The study used UK Biobank data of nearly 95,000 participants, then segmented the data for occupational exposure to 12 agents, such as biological dusts, herbicides, insecticides, fungicides, and chlorinated solvents. The findings showed a high correlation between workers with a sustained, high-intensity exposure to pesticides and those who had developed COPD.
Workers with sustained exposure had a 32 percent higher risk of developing COPD, while those exposed at any point during their career were 13 percent more likely to develop the disease.
Additionally, current smokers were also 17 percent more likely to develop the disease than former smokers and never smokers.
“Occupational exposures are important, preventable causes of COPD,” the researchers wrote.
“Focused preventive strategies for workers exposed to pesticides can prevent the associated COPD burden.”
So, what does that mean to for you and your team if you work in areas treated by pesticide? And, what other types of work may lead to COPD?
Let’s break it down.
COPD in the United States
Almost 16 million Americans have COPD, according to the Centers for Disease Control and Prevention.
Symptoms of the respiratory disease include:
- frequent coughing or wheezing,
- excess mucus,
- shortness of breath, and
- difficulty taking deep breaths.
Workplace agents associated with COPD are mineral dusts, such as coal-mine dust, silica, and asbestos. The risks of COPD increase substantially in industries such as mining, blast furnaces, steelworks, construction, and auto repair.
Not surprisingly, farming also increased your risk due to pesticides used on crops.
Although there is no cure for COPD, it can be treated. Also, as an employer, you can take steps to ensure that your team isn’t put at risk in the first place.
Mitigating the Risks
There is a dichotomy of standards for pesticide protection, as well as testing standards put in place by OSHA to improve medical surveillance.
To start, agricultural workers in the field are protected under the EPA’s Federal Insecticide, Fungicide and Rodenticide Act (FIFRA). However, OSHA regulations under the OSH Act do apply when workers not in the field may be exposed to pesticides and also when workers in the field are exposed to hazardous chemicals other than pesticides.
These proven methods of protection below represent the best practices of both standards:
- Respirators: Once you have evaluated which respirators are appropriate for the specific pesticide product used (typical shown on labeling), employers must ensure that employees have received respirator fit testing, training, and medical evaluation before use.
- Hazard Communication: Information about pesticides used on the job should be displayed in a central location, along with an explanation of symptoms associated with exposure.
- Labeling and storage – Employers should provide workers with access to copies of Safety Data Sheets and pesticide labeling for products that are used on the job and to which workers may be exposed.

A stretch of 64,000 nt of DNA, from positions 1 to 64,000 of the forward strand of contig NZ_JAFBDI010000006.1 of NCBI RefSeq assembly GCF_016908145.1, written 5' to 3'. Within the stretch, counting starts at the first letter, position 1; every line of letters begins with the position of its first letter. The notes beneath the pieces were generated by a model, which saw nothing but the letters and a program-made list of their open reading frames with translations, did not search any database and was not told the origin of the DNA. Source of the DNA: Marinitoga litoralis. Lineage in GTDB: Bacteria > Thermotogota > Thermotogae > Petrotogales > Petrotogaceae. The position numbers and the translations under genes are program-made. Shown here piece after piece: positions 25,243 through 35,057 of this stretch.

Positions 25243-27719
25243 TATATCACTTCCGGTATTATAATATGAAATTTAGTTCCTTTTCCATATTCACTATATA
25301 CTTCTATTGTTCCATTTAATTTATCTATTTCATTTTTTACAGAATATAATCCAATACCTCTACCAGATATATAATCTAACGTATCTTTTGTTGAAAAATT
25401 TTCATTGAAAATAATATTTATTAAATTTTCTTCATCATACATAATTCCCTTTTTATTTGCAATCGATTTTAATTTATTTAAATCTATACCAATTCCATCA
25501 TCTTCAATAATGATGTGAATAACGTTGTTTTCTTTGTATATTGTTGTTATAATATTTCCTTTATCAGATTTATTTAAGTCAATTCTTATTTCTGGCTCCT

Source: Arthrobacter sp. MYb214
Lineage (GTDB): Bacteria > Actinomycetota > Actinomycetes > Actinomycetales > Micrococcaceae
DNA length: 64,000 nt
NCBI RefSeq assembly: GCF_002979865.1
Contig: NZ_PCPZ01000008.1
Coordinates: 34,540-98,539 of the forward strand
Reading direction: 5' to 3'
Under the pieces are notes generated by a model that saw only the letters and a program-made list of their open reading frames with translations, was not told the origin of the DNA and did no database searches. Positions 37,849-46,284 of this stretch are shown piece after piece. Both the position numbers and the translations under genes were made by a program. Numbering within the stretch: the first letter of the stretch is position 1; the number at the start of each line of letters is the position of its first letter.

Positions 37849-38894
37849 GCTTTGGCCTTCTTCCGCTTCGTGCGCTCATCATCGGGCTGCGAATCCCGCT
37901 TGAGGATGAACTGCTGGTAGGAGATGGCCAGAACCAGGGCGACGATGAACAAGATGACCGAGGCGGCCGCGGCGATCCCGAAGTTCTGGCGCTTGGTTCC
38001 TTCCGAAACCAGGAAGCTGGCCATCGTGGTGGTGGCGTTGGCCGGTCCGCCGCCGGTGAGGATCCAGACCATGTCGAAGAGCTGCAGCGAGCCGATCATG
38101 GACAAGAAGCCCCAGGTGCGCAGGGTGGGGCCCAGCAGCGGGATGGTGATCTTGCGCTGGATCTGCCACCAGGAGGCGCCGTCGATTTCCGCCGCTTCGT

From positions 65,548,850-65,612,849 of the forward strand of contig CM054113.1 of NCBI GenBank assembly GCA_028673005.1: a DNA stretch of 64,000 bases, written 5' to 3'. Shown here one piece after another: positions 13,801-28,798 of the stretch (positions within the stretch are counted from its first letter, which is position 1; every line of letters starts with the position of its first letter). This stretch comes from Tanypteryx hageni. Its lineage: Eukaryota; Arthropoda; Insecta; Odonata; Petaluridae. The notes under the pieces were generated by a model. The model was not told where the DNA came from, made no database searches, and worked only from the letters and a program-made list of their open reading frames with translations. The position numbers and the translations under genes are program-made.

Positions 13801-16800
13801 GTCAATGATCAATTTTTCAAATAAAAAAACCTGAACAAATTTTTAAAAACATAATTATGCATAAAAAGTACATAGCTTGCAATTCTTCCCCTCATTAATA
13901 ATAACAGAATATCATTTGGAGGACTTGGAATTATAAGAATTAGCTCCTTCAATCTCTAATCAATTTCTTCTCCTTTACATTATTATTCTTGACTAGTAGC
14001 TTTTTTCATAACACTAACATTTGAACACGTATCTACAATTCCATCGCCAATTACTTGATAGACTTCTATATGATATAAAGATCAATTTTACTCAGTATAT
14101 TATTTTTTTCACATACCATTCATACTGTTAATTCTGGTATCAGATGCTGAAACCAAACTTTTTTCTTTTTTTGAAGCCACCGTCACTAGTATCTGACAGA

In general, OSHA’s silica standard, which has grown much more strict in recent years, requires testing for employees exposed to silica dust at above the action level for 30 days or more per year. That action level amount is, quite literally, less than a handful of dust (100 micrograms per cubic meter of air), which showcases the dangers of silica and risk of COPD.
For mining, which is covered by MSHA, similar protections exist.
Medical surveillance testing is important (and required) in every industry, but you’ll also need to ensure that all respirators used fit tightly and work properly. And, you’ll need to ensure that your team members are physical able to wear them at work, which can be done fairly easily online from any device. You also need to have a written respiratory protection plan in place for when OSHA inspectors arrive on-site.
It’s more important than every before to protect your team, and your company, from the risks of COPD. Are you in compliance?
If not, were here to help with on-site medical surveillance testing. Schedule now, or get your risk-free quote below. We’re here to keep you and your team safe and OSHA-compliant.
About Worksite Medical
In most cases, OSHA requires medical surveillance testing, and at no cost to employees.
Worksite Medical makes that program easier with mobile medical testing.
We conduct on-site respirator fit tests, as well as audiometric exams, pulmonary function tests and heavy metal lab work, right on your job site. We also keep accurate, easy-to-access medical records for your convenience. You’ll keep your employees at work, and stay ahead of OSHA inspections.
With Worksite Medical, a mobile medical testing unit — we can bring all the resources of a lab to you. Our certified lab technicians can perform both qualitative and quantitative respirator tests to ensure a perfect fit.
Protect your team and your workplace now with Worksite Medical. Not sure what you need? Try our medical testing wizard here.
Give us a call at 1-844-622-8633, or complete the form below to schedule an on-site visit or to get your free quote!